Christ weeps as He foresees: “For the days shall come upon you, when your enemies will…dash you to the ground, you and your children within you…because you did not know the time of your visitation.” Those who reject Christ reject peace and invite destruction.

Awed by Jesus ChristSon of God, Christ’s awareness is eternal and He recalls ancient events and future events; eternal, He is beyond time and space. Divine Prophet, Christ accurately predicts the coming destruction of Jerusalem 40 years in the future. Son of Man, Christ expresses deep sorrow and loss over the many souls who will perish, both physically and eternally.

Being a Heroic Catholic Man

1) As a Divine Person, Christ has both a divine nature and human nature. Marvel how  in the Incarnation, God personally experiences the joys and sorrows of His Creation as the Perfect Man.

2) Despite God’s 5th Commandment forbidding the murder of innocent life (Ex 20:13), many Catholic men support abortion failing to grasp Christ’s own anguished words, “your children within you.”  Review the Church’s unfailing condemnation of all Abortion (CCC 2270-2275, 2322) and pray for Christ to help you to fearlessly defend mothers and their unborn children.

3) Today, rampant sin (fornication, abortion, pornography, homosexual acts and “marriage”, abortion, divorce, contraception) is widely embraced by citizens and protected in law by governments; Christ’s warnings about the destruction of evil societies is ignored. Review men’s duty to Refuse Obedience to Immoral Governments and Laws (CCC 450, 1901-1903, 2242-2243, 2313) and pray for Christ to give you the wisdom and fortitude to always do His Will.

Spiritual Practices – Include in Today’s Prayers

Sacred Mystery of Rosary – The Luminous Mysteries

Daily Devotion – The Holy Eucharist

Virtue of the Day – Fortitude

Corporal Work of Mercy – To shelter the homeless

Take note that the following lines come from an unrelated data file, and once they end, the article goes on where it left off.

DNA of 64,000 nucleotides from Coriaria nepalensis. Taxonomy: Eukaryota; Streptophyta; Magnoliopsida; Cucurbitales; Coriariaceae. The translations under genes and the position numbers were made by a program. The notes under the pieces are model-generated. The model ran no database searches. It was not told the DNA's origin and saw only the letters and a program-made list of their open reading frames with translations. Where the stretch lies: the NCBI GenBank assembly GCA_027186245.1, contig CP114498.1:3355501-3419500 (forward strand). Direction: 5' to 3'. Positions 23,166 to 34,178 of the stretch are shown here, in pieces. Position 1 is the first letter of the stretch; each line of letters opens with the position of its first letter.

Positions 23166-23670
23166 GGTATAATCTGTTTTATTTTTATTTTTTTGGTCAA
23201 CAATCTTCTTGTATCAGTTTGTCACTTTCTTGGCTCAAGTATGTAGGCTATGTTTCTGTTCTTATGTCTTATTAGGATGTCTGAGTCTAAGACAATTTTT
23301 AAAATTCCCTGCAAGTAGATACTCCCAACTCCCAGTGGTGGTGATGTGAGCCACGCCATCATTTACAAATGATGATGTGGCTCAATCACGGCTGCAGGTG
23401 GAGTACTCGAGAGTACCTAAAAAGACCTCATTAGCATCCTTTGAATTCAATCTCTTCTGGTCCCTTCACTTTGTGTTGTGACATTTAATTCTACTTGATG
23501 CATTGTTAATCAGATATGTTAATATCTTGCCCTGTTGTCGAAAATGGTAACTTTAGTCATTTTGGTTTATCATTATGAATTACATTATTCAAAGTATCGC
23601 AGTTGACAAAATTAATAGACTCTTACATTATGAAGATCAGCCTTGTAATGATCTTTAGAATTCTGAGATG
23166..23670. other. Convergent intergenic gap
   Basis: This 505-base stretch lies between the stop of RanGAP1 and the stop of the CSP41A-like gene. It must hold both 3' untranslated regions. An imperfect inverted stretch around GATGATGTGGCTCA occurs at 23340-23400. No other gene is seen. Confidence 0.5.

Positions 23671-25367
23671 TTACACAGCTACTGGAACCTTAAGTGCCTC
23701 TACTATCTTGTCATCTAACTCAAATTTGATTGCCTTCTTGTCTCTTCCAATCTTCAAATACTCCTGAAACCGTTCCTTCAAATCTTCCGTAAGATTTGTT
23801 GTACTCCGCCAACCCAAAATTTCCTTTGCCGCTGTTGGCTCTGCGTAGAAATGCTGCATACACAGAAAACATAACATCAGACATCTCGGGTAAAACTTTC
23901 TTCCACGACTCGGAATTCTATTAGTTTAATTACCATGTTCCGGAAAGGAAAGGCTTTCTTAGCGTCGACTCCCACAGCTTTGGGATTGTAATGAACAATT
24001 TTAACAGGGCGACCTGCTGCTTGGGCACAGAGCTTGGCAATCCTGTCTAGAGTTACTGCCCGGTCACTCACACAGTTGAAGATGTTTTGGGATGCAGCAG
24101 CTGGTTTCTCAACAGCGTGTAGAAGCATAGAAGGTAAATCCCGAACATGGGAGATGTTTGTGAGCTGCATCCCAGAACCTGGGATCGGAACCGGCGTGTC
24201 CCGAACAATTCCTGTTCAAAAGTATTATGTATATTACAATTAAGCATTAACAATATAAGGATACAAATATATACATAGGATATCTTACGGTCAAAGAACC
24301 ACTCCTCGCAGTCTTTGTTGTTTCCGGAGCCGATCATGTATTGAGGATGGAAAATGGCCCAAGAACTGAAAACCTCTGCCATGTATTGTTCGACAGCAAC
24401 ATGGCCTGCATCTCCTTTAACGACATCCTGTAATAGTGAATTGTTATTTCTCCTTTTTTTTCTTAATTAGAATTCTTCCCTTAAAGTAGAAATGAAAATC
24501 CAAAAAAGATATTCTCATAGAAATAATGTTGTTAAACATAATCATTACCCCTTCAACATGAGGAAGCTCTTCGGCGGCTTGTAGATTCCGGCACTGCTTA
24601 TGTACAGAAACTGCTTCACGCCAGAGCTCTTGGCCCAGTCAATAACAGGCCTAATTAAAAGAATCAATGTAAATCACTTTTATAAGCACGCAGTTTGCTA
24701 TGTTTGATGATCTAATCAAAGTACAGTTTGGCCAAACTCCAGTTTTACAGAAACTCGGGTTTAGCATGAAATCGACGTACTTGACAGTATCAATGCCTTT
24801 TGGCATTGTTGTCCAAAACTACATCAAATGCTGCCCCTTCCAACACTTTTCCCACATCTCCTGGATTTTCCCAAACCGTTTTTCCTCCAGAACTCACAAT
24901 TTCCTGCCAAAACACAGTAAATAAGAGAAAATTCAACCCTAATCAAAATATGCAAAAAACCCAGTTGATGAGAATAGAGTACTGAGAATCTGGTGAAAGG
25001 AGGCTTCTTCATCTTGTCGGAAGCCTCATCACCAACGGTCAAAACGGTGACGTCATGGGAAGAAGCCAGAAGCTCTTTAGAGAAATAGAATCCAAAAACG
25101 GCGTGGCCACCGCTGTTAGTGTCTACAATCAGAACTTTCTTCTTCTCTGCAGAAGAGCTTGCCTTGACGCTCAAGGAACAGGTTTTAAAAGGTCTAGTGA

Spiritual Work of Mercy – To bear wrongs patiently

The Gospel reading from the Mass for Wednesday for the 33rd Week of Ordinary Time is Luke 19:11-28.

Nearing Jerusalem and His Passion, Christ responds to the widespread false Jewish belief that the Messiah would take the political throne in Jerusalem and usher in an immediate world-wide Kingdom of God. To address this misconception, Christ gives in The Parable of the Ten Pounds (called the Parable of the Talents in Matthew). Christ alludes to His Kingdom is far away (a far country), He will be absent for a time, will return to settle up accounts and men will be held accountable.

Jesus Christ (the nobleman) will ascend to Heaven (a far country) and be crowned King (be granted kingly power). Christ has entrusted the Gospel (10 pounds; about 3 years of wages) to His disciples (servants), expecting them to lead others to the Kingdom (return on investment).  Each man (servant) will be called before Christ (the King) to account at the Judgment (the King comes to settle accounts). Men (servants) who deliver outstanding results (50 and 100% returns on talents!) are enthusiastically acknowledged (“Well done”) and rewarded (given great authority) by Christ (the King).

Men who fail to offer Christ a return (the servant hides the 10 pounds away in a napkin) because of fear of responsibility, stupidity (did not earn interest in a bank) or laziness (slothful) will be harshly rebuked (“wicked”) and stripped of responsibility (pounds taken away). Christ confirms that those who rebel against His Kingdom are His enemies and will be cast into Hell (“Slay them before me”).

Awed by Jesus ChristSon of God, Christ offers insights into the mind of God and the future event of Judgment. Divine King, Christ has high expectations for every man to bear fruits with the gifts given and He rewards and punishes men based on their results. Divine Teacher, Christ teaches with compelling parables that continue to inspire men today. Divine Judge, Christ judges men and that some will be rewarded with eternal joy and others with eternal despair.

Being a Heroic Catholic Man